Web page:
Day 2 Hike: ~18.5 mi // East Inlet Campsite 13 → Cowhorn Pond Campsite
Woke shortly after 6am and enjoyed the view of the mist languishing over the water. Departed campsite at 8am after a cold-soak breakfast of oats with nuts, berries, and instant coffee.
I enjoyed the walk around the perimeter of the inlet. Registered at the Otter Pond Trailhead at 11am after having crossed a beaver dam and hopped a few rock crossings. Of course I neglected to don my neoprene socks and, ever the klutz, my feet were wet and muddy by this point in the day.
Arrived Chair Rock Flow about 1pm. Stopped for lunch of crackers with cheese and hummus along with matcha tea. Would be a very nice spot to camp.
Registered at West Flow trail register at 2pm. Drizzling by the time I reached Olmstead Pond around 4:20pm. I carried on to Cowhorn Pond and arrived about 5:45pm. What a beautiful spot for the night!
Day 2 Campsite: Cowhorn Pond Campsite
I set-up and ate a cold-soak Mexican rice and veggies dinner. I thought I was going to have a second campsite to myself but close to sundown a group of ~8-10 showed up. They parked themselves away from me and were respectful and quiet neighbors. Cowhorn Pond Campsite has a small sandy beach area slightly downhill from the camping area where swimming would be possible. There’s a lean-to, multiple fire pits, and a privy located up the hill. Another winning campsite!
Day 3 Hike: ~20 mi // Cowhorn Pond Campsite → Peavine Swamp #3.
Woke shortly before 6am and departed camp at 8am after another cold-soak breakfast of oats with nuts, berries, and instant coffee.
Day 3 Side Trip: 1.4 mi return // Cat Mountain Summit
My first stop of the day was a side tip to summit Cat Mountain. I arrived at the summit of Cat Mountain at 9:30am. The climb took 30 minutes and was well worth it. I was alone at the summit and sat down for a bit to enjoy the views of the surrounding Five Ponds Wilderness Area. By the time I descended Cat Mountain and started hiking the loop again it was 10:30am.
Day 3 Side Trip: .8 mi return // High Falls
The second stop of the day was a side trip to High Falls where I stopped to eat my lunch: peanut butter and crackers with matcha tea.
High Falls is a popular overnight camping spot. Whilst walking here I encountered a gentleman who hiked the Cranberry Lake 50 last year and was back for a week to further explore the region. He was spending two nights at High Falls and was on a day hike to Cat Mountain. I also discovered a new privy at a nearby campsite. There were a few of these new privies over the course of my few days on the loop.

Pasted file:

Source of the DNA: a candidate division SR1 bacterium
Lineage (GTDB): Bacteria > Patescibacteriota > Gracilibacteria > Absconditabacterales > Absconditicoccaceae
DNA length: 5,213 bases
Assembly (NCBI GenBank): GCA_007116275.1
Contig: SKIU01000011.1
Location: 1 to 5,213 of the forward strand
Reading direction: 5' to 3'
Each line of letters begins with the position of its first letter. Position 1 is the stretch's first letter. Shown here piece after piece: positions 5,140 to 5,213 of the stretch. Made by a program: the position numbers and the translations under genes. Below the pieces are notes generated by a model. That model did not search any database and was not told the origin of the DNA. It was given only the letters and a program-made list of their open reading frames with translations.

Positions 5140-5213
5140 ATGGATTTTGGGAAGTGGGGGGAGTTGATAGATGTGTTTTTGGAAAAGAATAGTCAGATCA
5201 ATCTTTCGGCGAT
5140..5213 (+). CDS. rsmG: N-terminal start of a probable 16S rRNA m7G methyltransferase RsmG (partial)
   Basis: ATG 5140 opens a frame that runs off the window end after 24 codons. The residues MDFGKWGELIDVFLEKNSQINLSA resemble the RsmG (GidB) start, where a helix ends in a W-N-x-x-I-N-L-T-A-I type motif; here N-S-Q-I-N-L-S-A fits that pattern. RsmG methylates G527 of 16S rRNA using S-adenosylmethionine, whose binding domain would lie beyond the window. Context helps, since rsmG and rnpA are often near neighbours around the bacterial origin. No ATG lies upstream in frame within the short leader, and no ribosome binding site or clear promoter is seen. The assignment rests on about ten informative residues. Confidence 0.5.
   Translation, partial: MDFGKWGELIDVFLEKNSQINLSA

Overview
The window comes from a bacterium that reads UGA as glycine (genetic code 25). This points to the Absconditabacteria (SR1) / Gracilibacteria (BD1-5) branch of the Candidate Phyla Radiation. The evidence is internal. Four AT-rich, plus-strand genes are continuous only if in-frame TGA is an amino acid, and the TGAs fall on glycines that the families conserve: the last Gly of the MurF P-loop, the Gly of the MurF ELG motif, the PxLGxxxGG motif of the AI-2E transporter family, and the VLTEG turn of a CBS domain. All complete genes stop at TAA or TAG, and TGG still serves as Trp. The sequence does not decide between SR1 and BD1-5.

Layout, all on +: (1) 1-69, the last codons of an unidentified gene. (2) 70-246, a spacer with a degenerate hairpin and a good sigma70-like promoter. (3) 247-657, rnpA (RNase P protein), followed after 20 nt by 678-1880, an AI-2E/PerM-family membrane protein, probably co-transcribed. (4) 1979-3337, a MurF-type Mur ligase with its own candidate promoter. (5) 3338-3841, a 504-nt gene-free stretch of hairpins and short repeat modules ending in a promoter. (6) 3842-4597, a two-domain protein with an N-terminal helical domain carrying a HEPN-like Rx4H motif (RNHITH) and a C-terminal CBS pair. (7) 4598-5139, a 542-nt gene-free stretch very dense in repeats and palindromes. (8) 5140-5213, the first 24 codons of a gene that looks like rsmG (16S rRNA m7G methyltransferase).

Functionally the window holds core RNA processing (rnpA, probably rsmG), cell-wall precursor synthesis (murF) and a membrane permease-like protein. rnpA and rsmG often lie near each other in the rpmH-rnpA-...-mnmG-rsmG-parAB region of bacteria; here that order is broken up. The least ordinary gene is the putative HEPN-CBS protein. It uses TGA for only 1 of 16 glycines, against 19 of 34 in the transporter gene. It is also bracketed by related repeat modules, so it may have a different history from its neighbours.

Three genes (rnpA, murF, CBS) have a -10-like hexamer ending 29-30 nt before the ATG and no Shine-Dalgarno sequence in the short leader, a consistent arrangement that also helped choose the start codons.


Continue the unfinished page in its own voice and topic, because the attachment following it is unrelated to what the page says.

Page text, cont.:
I departed High Falls around 1:15pm. Today I wised up and donned my neoprene socks for the afternoon jaunt across the muddy terrain and beaver dams.
I passed the intersection for High Rock about 3:45pm and arrived in Wanakena just after 5pm. I paused in the town center gazebo and used the public restroom and potable water tap. Next visit I’d like to explore the town and stop in at Otto’s Abode.
After a short road walk, I passed the forestry school and arrived at the entrance to the Peavine Swamp Trail at 6pm. I stopped for a dinner break: more cold-soak Mexican rice and veggies. Shortly thereafter I arrived at the Peavine Swamp Loop 3 Campsite for the night.
Day 3 Campsite: Peavine Swamp Loop 3 Campsite
Peavine Swamp Loop 3 Campsite was another spectacular campsite location. There’s a lean-to, fire pit, privy, and a dock. I wandered around and watched some folks on a kayak, canoe, and motorized boat in the water.
Once again I thought I was on my own at the beautiful campsite but at sundown a solo hiker arrived for the night.
Day 4 Hike: ~8.25 mi // Peavine Swamp Loop 3 Campsite → Clifton Community Center
After eating breakfast I began my last day on the Cranberry Lake 50 at 8am. I really enjoyed the Peavine Swamp trails. These appear to be popular cross-country skiing routes and I imagine they’d be awesome snowshoe trails!